Chronic PD patients are at a high risk of developing accelerated atherosclerosis, vascular stiffness and CVD incidence secondary to a multitude of traditional and uremia-specific risk factors . The present study investigated the arterial stiffness and its associated factors among stable PD patients in Macao. We found that baPWV was independently correlated with patient’s age, serum albumin level and residual renal CCr.
Arterial stiffness has taken on great importance in the pathophysiology of CVD. In previous studies of general population as well as ESRD patients, increased arterial stiffness assessed by PWV was well established as an independent predictor of all-cause and cardiovascular mortality [5, 18]. More recently, study by Sipahioglu et al.  reported that arterial stiffness was an independent risk predictor of mortality and adverse CVD outcome in PD patients. Although epidemiological data show that mortality rate in PD patients continues to decline, long-term survival remains poor. CVD accounts for most deaths, therefore, strategies aimed at reducing modifiable risk factors of CVD have been highlighted for enhancing long-term survival in PD patients . Given the multivariate regression analysis findings in this study, patients’ age, as one of the independent associated factors with baPWV, cannot be modified. However, attention needs to be placed on other modifiable risk factors which are strongly correlated with increasing arterial stiffness in PD patients, including improvement of malnutrition status and prevention of residual renal function.
Hypoalbuminemia is an independent predictor of increased CVD and mortality in dialysis patients, although the exact mechanisms remain unclear. In consistent with the previous study reported by Gu et al. , we showed that serum albumin level was independently associated with baPWV in PD patients. Several factors may contribute to malnutrition in PD patients such as low protein or energy intakes, psychosocial factors, catabolic effects of acidosis, dialytic losses of protein or amino acids, bio-incompatibility of PDF, and infection . Low serum albumin level may induce micro or clinical systemic inflammation which may play an additive role on atherosclerotic vascular disease progression . Moreover, growing evidences have suggested that hypoalbuminemia was associated with increased oxidative stress which could accelerate atherosclerosis process in dialysis patients . In addition, a number of studies showed that nutritional deficiencies may also play an important role on endothelial dysfunction in ESRD as well as dialysis patients .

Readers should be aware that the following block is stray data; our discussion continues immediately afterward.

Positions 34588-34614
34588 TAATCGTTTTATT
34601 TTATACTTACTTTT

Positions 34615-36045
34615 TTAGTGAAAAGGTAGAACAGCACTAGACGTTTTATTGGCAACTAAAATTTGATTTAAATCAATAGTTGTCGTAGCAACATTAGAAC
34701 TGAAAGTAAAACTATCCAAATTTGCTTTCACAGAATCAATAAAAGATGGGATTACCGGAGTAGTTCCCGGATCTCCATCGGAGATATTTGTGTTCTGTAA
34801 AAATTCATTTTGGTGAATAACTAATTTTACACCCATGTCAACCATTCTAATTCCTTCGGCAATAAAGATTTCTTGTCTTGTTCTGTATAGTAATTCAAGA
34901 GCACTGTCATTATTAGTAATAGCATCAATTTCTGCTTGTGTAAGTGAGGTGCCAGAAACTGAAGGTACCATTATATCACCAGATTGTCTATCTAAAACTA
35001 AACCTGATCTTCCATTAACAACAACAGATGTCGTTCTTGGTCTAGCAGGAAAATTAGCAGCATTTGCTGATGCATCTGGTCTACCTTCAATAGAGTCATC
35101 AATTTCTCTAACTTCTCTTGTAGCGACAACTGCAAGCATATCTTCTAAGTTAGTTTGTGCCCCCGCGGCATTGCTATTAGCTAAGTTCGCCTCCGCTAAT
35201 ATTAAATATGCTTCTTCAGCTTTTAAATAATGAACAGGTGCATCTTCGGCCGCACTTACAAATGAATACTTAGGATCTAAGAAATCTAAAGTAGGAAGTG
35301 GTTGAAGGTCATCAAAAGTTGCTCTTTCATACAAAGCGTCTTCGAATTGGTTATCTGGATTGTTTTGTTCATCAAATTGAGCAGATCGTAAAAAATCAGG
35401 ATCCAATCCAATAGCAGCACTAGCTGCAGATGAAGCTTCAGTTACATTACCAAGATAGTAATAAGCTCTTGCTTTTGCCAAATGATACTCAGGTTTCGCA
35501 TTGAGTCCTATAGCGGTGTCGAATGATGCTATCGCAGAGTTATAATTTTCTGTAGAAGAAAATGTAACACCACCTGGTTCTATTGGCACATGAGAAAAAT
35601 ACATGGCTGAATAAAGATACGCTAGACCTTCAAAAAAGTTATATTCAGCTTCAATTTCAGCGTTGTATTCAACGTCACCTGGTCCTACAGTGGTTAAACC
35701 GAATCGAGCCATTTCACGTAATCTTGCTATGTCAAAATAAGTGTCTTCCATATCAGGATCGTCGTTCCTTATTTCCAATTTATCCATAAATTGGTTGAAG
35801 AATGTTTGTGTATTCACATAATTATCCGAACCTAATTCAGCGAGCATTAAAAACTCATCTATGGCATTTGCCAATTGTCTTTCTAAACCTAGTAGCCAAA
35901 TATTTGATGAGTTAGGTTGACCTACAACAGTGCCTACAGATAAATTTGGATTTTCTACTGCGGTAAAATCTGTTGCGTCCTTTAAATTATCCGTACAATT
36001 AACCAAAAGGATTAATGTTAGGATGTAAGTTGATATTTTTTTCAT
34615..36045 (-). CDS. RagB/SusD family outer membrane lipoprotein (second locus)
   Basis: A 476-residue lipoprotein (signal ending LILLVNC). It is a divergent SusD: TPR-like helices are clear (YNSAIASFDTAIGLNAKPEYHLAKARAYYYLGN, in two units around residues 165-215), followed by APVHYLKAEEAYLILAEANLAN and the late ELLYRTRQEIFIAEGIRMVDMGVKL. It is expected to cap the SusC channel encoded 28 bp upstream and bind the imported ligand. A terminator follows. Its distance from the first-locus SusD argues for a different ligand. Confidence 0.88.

Generally, various factors associated with PD procedure, such as peritonitis, exit site infection, use of bio-incompatible PDF may promote inflammation. Protein-energy malnutrition with micro-inflammation presenting in a large proportion of chronic PD patients is widely accepted to be a strong risk factor for cardiovascular mortality in this patient group . Meanwhile, inflammation has been proposed to be a critical promoter of atherosclerosis, interacting with many pathophysiologic pathways to lead to vascular stiffness. Although the precise link between inflammation and CVD mortality in PD patients remains unknown, endothelial dysfunction has been proposed to play an important role in inflammation-mediated artherosclerosis . CRP, which is one of the prototypic markers of inflammation, has been showed to be an important predictor of mortality and CVD death in PD patients . Inconsistent with previous single-centre studies in North China [11, 12], we found that CRP was an independent risk factor for baPWV. Besides the different measurement for arterial stiffness (baPWV vs cfPWV), it may also partly be explained by the higher proportion of DM (35.4% vs 30.0%) and the longer average duration of PD (44.5 months vs 9.5 months) in our studied population.
It has been clearly established that residual renal function is related to all-cause mortality and risk of cardiovascular death in PD patients . The reanalysis of the CANUSA study  demonstrated that patient survival was linked with the magnitude of residual renal function. Each 5-L per week per 1.73 m2 increase in residual glomerular filtration rate corresponded to a 12% decrease in the relative risk of death. Neither peritoneal CCr nor net peritoneal ultrafiltration was associated with patient survival. In the present study, residual renal CCr, instead of peritoneal CCr, was independently associated with baPWV in PD patients. In addition to better solute clearance and volume removal, residual renal function was also associated with decreased levels of circulating inflammatory markers and free radicals, reduced BP, increased phosphorus removal, and reduced left ventricular hypertrophy . Taken together, these multiple factors may contribute to improvement on vascular endothelial dysfunction and atherosclerosis.
Several limitations of this study must be taken into consideration when interpreting the data. Firstly, its cross-sectional design of the study did not allow us to determine causality. Secondly, although many potential confounding factors have been assessed, the existence of other unrecognized variables should be noted. Finally, due to the technical limitation of baPWV measurement, patients with atrial fibrillation or amputated extremity were excluded. However, these PD patients generally are relevant to high risk of arterial stiffness.